“Education is not the filling of a pail, but the lighting of a fire.” William Butler Yeats (see first link)
Teachers are always learning. As Jonathan Kozol reminds us, we should not “assume that a hostile or sullen child “does not have the will to learn,” but rather has “plenty of interesting stuff to teach us too” (see third link). Teaching is about opening your heart and yourself to others.
The biggest reason I wanted to become a teacher is that I wanted to help students both academically and in their choices in life. Having taught in the correctional system, I could see where choices could lead. My favorite grades to teach were 8th and 9th simply because these are the most vulnerable students in terms of the choices they make, and because I felt that in English, these two years were critical for learning to write with complexity and nuance. Students at this level can be encouraged to see themselves as a CPA instead of a janitor (true story) or to see that they are capable of far more than they believe of themselves. I loved teaching even though the workload is incredible, and more is demanded every year. Being able to "touch the future" is both daunting and incredibly rewarding when you see the light dawn in a student's eyes or a student tells you how much you have meant in their education. I've never regretted my choice.
The money... of course, I'm kidding. The biggest reason I wanted to become a teacher was because I believed it afforded me the greatest opportunity to impact the future of our country. I've always been very academically focused and compassionate, and I believed that teaching matched up well with my abilities. My mom was a teacher, and as a little girl I always wanted to follow in her footsteps.
On another level, I believe the system of education in our nation has some big problems, and another reason I wanted to be an educator is because I felt I could be part of the solution. I don't believe our educational system is beyond saving, and I felt I could at minimum change the lives of kids and at best help change the system.
There are different reasons why people might choose to become educators. However, the most common reason by far is that educators typically enjoy working with young people and want to help young people get the education they need to succeed in life.
Teaching can be a very stressful job. The pay is not high and the demands are considerable. However, many teachers enjoy the profession because it allows them to work with young people. Young people can be a lot of fun to be around and it can be very rewarding to work with them. This is particularly true because teachers get to feel as if they are helping the young people to get ahead in life. These psychological benefits of the job are the major reason why most people choose to become educators.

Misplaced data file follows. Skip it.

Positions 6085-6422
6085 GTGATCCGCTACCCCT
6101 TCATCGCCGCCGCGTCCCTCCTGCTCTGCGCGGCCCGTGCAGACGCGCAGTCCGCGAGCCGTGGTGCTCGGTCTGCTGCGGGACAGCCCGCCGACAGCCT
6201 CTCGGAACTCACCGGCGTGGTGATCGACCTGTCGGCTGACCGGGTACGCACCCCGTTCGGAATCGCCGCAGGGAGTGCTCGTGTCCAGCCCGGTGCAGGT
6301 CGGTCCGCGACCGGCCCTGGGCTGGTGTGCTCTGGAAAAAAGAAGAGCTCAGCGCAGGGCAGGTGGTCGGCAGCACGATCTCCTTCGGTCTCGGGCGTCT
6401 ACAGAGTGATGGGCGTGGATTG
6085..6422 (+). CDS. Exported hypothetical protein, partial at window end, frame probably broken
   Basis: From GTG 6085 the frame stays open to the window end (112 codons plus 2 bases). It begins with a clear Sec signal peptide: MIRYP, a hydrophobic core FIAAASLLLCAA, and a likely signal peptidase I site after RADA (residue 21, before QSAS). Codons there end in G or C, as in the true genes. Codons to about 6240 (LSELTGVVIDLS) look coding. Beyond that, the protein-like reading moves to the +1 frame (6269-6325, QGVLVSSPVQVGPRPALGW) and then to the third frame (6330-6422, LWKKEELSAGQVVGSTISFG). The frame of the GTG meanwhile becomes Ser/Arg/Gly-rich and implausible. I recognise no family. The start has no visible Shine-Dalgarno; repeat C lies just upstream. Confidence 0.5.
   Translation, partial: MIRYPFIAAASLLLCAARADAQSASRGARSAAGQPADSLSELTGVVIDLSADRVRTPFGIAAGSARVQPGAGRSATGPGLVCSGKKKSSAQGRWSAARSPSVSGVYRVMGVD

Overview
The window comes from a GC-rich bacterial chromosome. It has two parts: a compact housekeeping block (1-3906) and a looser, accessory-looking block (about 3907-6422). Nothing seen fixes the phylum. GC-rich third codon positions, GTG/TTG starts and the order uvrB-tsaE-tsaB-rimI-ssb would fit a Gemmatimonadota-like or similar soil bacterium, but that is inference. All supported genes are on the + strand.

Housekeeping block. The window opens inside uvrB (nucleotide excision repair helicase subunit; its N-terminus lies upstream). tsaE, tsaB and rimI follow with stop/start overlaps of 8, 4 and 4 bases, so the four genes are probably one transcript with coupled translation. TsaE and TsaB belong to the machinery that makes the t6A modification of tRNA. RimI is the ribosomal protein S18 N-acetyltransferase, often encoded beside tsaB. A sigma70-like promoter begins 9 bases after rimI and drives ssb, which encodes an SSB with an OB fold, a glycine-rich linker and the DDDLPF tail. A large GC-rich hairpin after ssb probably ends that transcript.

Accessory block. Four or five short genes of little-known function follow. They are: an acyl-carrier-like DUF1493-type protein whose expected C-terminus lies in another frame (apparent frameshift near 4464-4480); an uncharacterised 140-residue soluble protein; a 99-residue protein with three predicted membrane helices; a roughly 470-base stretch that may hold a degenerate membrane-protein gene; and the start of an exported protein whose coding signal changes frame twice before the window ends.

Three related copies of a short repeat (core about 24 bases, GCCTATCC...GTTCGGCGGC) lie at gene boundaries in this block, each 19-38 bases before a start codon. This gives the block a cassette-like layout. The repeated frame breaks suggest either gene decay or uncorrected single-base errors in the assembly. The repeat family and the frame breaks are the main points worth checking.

Teachers feel that they have something which they can give to others; moreover, they feel compelled to share this gift. This is the main reason for becoming an educator. Unfortunately, they are often sidetracked by bureaucracies that impede true education with forms and programs that are often ineffective; however, teachers are usually stalwart in their purpose.
The rewards of imparting their knowledge to those who will receive it are many. Just as one cultivates a plant and then sees it bloom in beauty, the teacher is rewarded for her efforts and delighted when a student travels down the new avenues of thinking to which the educator has brought him or her. Indeed, teaching is a profession in which both student and educator can flourish.
I became a teacher because I loved the academic surroundings, thought I would be helping society by teaching the youth of America, and because I enjoyed being around young people. (I also loved the idea of having summers off for travelling.) I never really considered that the relatively poor pay would remain among the lowest of all professions requiring a college degree, nor did I ever envision that teachers would be the ones blamed for poor student academic standards and most of the other problems associated with schools today. If I had to do it all over again--knowing what I know now--I probably would have chosen another profession.
I think there are many different reasons one might want to become a teacher. In the town I used to live in, the school district was one of the few employers, and certainly (believe it or not) one of the highest-paying. Teaching is also generally a fairly stable job, with good benefits. And, frankly, having summers and holidays off is a plus, especially for people with children. I by no means want to disparage the many noble reasons people go into teaching, only to suggest that there are some tangible advantages too, even given the issue of low pay. These are still more reasons to consider it as a career.
When I look at all the different ways our government provides for those in need, versus the ways the church provides, versus the ways individuals (philanthropists by nature) provide, and consider the many opportunities I have as an individual to change the future, education is the one area that sticks out as making the best impact on someone else and the biggestimpact for the greater good.
The old cliche, you can give a man a fish and feed him for a day, or teach him to fish and feed him for a lifetime always rings true with me.